Search Archives
  • Bill Chuck - Managing Editor
  • Dave Golebiewski
  • Daniel McCarthy
  • David Pinto
  • Jonathan Scippa
Follow Us

Analytics Posts
  • Baseball Analytics Blog RSS
Featured Sponsors

What's New

Mailing List
Email Newsletter icon, E-mail Newsletter icon, Email List icon, E-mail List icon Sign up for our Email Newsletter
For Email Marketing you can trust
Twitter Feeds
« Big Papi Refuses to Get Old | Main | Which Pitchers Pull a Glavine, Pull the String vs. Same-Handed Hitters? »

Umps Not Buying Stephen Strasburg's Fastball

Stephen Strasburg and the Washington Nationals avoided arbitration on Friday, agreeing to pay the now 25-year-old right-hander $3.975 million next year according to CBS Sports' Jon Heyman. In terms of value, 2013 was Strasburg's best season -- posting 3.1 wins above replacement after generating a 3.00 ERA and 1.05 WHIP over 30 starts. These were modest improvements from his 2012 campaign, where he posted a 3.16 ERA and 1.16 WHIP over 28 starts before being infamously shut down by his club in the heat of a pennant race. Strasburg was worth 3.0 wins that season, so it's not out of the question to assume he would've been worth more had his season not come to a decidedly screeching halt.

Yet for as impressive as Strasburg's statistics have been to this juncture of his career, one cannot overlook the regression of his strikeouts -- which have been arguably the most dominant aspect of his game. Last season, Strasburg punched out opponents in 26.1% of their plate appearances against him, enough for the seventh-best mark among qualified starters. Two seasons ago, that number was an astounding 30.2%, which was the best among starters who tossed at least 150 innings. Dialing back the time machine even further, Strasburg's strikeout rate from 2010 (his rookie season) to 2011 (the year he was shut down after five starts) stood at 32% -- the sixth-highest mark in baseball among all pitchers with 90 innings during that span.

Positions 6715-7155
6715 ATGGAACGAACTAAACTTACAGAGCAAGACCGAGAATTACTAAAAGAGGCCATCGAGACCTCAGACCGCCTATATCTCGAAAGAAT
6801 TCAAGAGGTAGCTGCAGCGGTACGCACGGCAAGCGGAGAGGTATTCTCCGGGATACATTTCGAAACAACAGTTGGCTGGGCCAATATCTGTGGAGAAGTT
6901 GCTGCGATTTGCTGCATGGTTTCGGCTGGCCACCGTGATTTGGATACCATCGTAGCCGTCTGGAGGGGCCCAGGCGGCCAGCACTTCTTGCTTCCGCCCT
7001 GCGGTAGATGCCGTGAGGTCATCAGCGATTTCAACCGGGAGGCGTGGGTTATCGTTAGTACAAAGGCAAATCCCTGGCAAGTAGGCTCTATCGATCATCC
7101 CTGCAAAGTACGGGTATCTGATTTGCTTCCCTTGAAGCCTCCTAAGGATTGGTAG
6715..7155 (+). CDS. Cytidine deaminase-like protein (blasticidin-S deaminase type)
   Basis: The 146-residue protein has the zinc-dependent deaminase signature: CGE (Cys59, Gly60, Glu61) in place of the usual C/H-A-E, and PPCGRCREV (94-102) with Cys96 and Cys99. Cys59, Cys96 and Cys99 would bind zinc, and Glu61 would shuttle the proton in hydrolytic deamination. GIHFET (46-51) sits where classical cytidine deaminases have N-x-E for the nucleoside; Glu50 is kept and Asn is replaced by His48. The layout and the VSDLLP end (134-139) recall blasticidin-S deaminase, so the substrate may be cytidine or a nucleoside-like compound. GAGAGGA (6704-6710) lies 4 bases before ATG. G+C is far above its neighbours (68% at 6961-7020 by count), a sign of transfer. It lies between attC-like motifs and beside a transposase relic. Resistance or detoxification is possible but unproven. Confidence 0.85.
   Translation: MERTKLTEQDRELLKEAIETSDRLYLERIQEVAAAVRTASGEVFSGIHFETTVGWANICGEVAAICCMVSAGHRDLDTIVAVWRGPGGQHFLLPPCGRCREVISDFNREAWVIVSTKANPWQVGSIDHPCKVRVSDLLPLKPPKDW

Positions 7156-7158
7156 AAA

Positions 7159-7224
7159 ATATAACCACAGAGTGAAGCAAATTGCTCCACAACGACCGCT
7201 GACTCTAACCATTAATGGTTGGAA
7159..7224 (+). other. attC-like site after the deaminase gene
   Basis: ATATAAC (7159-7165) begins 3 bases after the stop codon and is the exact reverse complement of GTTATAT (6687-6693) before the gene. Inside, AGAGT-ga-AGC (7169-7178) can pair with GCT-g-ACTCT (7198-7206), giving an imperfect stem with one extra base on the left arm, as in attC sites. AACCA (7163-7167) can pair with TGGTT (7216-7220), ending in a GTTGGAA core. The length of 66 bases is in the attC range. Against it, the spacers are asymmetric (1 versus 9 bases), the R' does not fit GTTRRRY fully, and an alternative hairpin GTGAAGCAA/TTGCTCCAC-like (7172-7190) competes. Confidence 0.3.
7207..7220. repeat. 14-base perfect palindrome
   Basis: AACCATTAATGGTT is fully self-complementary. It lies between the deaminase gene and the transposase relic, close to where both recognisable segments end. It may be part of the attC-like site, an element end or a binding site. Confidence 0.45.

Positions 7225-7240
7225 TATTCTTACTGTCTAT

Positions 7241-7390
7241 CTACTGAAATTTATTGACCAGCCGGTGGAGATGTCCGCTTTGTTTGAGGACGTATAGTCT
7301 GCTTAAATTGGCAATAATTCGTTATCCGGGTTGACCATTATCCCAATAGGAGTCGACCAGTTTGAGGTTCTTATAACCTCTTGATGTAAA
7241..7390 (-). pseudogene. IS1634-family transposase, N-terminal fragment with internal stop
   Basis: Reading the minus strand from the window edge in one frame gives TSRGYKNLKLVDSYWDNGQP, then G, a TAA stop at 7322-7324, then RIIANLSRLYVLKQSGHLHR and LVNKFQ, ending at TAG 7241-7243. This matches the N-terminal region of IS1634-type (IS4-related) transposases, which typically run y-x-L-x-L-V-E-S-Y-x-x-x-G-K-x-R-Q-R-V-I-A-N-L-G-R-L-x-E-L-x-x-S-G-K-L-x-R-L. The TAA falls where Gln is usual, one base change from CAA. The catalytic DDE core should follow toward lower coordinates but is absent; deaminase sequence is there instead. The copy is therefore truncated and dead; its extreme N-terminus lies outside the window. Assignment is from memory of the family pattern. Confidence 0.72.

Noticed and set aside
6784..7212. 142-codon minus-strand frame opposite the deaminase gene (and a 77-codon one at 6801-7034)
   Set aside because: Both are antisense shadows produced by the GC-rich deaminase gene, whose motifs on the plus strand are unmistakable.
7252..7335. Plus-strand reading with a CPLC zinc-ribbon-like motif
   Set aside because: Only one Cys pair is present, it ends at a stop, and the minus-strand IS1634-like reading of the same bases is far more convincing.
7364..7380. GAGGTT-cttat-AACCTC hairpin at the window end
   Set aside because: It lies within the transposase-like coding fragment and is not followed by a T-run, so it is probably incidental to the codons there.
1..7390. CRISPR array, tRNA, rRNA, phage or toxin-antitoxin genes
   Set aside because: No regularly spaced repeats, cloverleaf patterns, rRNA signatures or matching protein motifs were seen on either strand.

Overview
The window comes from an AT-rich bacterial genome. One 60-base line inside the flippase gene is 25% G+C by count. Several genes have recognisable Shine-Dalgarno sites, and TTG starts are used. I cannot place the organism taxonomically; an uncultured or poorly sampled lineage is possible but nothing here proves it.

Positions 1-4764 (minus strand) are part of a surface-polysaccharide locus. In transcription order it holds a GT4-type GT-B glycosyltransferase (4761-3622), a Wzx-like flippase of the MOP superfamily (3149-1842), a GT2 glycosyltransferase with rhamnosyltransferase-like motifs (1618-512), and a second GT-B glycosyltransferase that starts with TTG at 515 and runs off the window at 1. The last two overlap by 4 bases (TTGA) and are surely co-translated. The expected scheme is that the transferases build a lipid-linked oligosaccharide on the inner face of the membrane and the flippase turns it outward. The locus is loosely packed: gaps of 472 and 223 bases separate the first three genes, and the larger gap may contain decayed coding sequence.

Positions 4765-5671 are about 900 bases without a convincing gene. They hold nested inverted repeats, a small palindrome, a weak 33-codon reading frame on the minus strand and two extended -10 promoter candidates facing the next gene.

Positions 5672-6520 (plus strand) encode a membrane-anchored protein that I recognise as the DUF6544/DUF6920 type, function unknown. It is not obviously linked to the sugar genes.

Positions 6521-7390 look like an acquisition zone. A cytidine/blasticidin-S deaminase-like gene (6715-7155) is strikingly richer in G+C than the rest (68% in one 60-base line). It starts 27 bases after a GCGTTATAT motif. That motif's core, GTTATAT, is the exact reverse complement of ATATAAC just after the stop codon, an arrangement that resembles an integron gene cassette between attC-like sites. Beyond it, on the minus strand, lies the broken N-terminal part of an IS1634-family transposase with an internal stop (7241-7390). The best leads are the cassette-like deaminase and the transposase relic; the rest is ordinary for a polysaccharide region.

Why have Strasburg's strikeouts decreased 5.9% since his entrance into the league four years (yes, it's been four years already) ago? Advanced scouting reports and exposure to his stuff may have at least something to do with it, and there's that whole Tommy John surgery thing that may certainly play a role. But more than anything else, I think it's the fact that umps aren't favoring his fastball quite as much.

Comparing called-strike rates on Strasburg's fastball since 2010

stras2 on Make A Gif

Umps have progressively called fewer out-of-zone strikes on Strasburg's heater since his debut.

Strasburg's heater garnered a 13.7% called strike rate when located out of the zone over his 17 starts between 2010 to 2011. This was not a particularly lofty number, admittedly, as the league average mark was 12.2% over that span. But in 2012, that number decreased to 10% (lower than the 11.8% league average) and fell even further to 9.3% last season. Most of those called strikes have occured on the 'backdoor' portion of the plate to left-handed hitters or inside on righties, but as we see, that significantly decreased in frequency over the past two seasons.